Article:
The spiral section reaches 3-4 km (1.9-2.5 mi) down to the sea-bed
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The spiral section reaches 3-4 km (1.9-2.5 mi) down to the sea-bed
The Earth Factory is connected to other similar satellite facilities
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The Earth Factory is connected to other similar satellite facilities

An increasing world population means more strain on resources, and requires increasingly innovative solutions. Japanese firm Shimizu has come up with one such idea. Ocean Spiral is an underwater city that seeks to make use of the ocean's rich resources.

Shimizu is no stranger to moonshot ideas. It has previously proposed a ring of solar panels around the moon's equator to generate electricity for Earth and a self-sufficient, carbon-negative floating city in the Pacific Ocean. Its most recent idea, however, is more similar to Phil Pauley's Sub-Biosphere 2 self-sustainable underwater habitat.

Shimizu says the basis for the concept is rooted in the huge potential of the deep sea and of the cycles that link in with the air, sea surface, and seafloor. The company outlines five main reasons for developing the project in the deep sea: there is potential for sourcing seafood, producing desalinated water, generating energy, treating carbon dioxide and extracting resources from the ocean and the seafloor.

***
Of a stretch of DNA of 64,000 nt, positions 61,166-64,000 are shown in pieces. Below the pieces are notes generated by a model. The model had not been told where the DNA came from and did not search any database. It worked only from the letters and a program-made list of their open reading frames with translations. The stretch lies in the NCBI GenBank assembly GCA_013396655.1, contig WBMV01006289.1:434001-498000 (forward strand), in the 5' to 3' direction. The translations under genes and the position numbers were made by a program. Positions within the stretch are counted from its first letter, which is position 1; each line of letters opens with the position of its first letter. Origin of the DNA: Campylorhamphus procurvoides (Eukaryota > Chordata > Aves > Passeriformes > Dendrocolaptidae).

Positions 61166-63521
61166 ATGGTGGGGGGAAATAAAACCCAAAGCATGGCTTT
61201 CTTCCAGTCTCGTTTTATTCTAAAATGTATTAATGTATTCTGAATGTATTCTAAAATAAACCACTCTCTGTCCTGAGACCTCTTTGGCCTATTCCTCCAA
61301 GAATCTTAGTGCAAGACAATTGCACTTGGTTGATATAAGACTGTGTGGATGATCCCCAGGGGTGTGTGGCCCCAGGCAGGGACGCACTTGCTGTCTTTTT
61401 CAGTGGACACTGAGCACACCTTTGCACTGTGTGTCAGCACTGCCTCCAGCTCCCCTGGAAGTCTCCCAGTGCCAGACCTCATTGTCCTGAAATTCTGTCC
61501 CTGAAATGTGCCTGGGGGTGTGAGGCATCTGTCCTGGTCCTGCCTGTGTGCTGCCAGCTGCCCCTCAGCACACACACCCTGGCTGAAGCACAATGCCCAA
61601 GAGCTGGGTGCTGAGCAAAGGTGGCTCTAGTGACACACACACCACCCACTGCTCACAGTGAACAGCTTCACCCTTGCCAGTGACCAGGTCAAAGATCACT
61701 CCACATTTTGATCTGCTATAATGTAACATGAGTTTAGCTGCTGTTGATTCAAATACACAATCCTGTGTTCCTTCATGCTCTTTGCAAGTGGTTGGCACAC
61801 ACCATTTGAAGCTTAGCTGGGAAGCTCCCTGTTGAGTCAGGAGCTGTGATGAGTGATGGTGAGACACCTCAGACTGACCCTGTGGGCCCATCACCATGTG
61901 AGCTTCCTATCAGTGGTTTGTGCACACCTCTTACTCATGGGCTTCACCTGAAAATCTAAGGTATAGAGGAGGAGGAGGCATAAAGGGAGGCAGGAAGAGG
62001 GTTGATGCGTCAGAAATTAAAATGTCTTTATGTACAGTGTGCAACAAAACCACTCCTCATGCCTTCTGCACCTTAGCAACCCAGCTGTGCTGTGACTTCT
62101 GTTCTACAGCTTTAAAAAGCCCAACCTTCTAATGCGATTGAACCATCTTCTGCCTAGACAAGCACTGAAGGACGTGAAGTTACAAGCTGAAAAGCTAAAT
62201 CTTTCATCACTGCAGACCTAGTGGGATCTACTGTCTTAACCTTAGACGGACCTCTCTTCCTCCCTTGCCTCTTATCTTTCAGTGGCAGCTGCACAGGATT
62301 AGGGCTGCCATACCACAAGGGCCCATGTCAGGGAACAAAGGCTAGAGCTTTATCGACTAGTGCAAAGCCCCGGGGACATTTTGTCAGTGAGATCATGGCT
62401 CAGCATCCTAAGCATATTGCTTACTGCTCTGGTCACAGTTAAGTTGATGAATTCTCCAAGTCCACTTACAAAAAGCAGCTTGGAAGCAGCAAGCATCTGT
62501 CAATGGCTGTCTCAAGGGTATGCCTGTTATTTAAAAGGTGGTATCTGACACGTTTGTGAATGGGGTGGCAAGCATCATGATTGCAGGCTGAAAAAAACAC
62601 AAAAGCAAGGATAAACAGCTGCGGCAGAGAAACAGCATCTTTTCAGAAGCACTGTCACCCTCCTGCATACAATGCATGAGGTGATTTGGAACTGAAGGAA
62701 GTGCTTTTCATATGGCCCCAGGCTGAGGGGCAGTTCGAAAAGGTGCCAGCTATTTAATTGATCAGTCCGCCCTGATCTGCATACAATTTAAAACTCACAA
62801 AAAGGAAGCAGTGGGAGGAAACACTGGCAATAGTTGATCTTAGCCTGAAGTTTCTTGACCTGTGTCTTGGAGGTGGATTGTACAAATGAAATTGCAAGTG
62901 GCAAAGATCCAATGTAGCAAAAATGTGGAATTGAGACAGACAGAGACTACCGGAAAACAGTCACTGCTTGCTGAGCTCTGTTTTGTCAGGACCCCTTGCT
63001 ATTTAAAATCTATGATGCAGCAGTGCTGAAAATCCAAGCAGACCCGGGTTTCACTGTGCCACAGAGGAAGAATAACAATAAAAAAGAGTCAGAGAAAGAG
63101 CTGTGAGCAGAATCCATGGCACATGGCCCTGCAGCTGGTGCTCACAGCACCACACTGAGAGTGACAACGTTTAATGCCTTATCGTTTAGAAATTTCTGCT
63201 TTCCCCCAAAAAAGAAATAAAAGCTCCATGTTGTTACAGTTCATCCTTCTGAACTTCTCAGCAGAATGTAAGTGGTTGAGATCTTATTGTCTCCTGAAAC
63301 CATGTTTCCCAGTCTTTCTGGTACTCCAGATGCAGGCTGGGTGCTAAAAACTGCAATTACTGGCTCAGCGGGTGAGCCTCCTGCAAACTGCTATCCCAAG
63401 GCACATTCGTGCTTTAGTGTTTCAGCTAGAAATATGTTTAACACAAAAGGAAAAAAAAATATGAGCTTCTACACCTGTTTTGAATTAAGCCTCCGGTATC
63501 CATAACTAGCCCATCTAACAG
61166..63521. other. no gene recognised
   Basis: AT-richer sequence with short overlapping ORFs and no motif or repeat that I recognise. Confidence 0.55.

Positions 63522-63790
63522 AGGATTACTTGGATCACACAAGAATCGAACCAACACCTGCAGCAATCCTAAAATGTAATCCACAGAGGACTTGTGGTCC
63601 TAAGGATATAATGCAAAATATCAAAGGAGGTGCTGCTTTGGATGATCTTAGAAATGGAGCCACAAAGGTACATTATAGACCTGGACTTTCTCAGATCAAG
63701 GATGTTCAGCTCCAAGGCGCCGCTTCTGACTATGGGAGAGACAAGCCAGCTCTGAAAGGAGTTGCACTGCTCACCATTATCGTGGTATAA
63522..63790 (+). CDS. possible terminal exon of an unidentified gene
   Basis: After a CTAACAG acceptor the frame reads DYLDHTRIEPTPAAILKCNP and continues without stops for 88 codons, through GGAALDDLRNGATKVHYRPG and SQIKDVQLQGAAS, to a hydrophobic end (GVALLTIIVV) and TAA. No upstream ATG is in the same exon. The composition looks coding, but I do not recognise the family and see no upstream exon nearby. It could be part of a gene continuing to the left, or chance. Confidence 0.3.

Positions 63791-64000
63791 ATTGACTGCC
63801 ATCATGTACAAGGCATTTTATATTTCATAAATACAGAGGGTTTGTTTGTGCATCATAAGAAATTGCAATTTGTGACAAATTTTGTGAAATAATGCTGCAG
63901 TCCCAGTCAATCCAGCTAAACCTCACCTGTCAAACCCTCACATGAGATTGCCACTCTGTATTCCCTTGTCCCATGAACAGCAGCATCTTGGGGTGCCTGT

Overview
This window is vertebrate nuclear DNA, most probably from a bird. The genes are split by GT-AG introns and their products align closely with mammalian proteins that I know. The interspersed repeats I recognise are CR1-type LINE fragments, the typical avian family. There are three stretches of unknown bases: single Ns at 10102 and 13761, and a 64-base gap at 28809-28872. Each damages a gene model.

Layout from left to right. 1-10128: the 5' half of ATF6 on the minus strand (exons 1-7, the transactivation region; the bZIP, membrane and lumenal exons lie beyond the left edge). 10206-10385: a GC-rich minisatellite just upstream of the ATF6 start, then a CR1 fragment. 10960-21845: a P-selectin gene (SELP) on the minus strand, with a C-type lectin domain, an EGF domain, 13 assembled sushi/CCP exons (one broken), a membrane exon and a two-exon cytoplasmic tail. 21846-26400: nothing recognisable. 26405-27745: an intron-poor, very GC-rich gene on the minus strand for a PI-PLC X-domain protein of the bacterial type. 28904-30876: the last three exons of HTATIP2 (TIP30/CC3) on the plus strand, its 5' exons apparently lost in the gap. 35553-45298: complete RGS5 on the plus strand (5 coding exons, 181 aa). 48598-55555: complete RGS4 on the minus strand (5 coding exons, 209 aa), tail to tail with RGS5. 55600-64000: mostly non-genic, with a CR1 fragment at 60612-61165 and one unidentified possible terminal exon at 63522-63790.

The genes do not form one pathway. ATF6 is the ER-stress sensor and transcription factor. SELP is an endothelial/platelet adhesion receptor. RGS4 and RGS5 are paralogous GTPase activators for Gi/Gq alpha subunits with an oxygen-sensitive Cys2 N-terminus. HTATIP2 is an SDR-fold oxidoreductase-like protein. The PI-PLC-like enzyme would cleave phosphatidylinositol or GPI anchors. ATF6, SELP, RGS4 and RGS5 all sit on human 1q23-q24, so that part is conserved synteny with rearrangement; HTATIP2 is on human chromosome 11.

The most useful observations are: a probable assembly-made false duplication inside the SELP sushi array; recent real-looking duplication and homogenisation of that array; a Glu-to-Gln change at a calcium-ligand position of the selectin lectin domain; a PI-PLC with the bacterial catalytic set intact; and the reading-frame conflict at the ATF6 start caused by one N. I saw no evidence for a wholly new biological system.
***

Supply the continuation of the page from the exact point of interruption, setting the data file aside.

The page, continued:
The Ocean Spiral takes the form of a huge sphere known as the "Blue Garden." It's 500 m (1,640 ft) in diameter, floating for the most part just below the surface, but with its very top breaching the surface. This will contain 75 floors with spaces allocated for hospitality, residential, commercial and research purposes. It is expected to accommodate a population of 5,000, with 4,000 permanent residents and 1,000 visitors.

There is a walkway around the perimeter of the Blue Garden
There is a walkway around the perimeter of the Blue Garden

Access to the Blue Garden and the Ocean Spiral is through the "grand entrance" on the water's surface. The Blue Garden itself contains a huge atrium, hotel suites, an observation gondola, a sea park and a leisure and retail plaza. Temperature, humidity and oxygen levels are controlled inside.

Below the Blue Garden is a spiral that reaches 3-4 km (1.9-2.5 mi) to an "Earth Factory" on the sea-bed. The spiral accommodates the functions required for the Ocean Spiral complex to operate in the deep sea. Power is generated via ocean thermal energy conversion, food is produced via deep sea aquaculture, and water is desalinated. A monitoring facility is also located here and so too a port at which submarines can dock.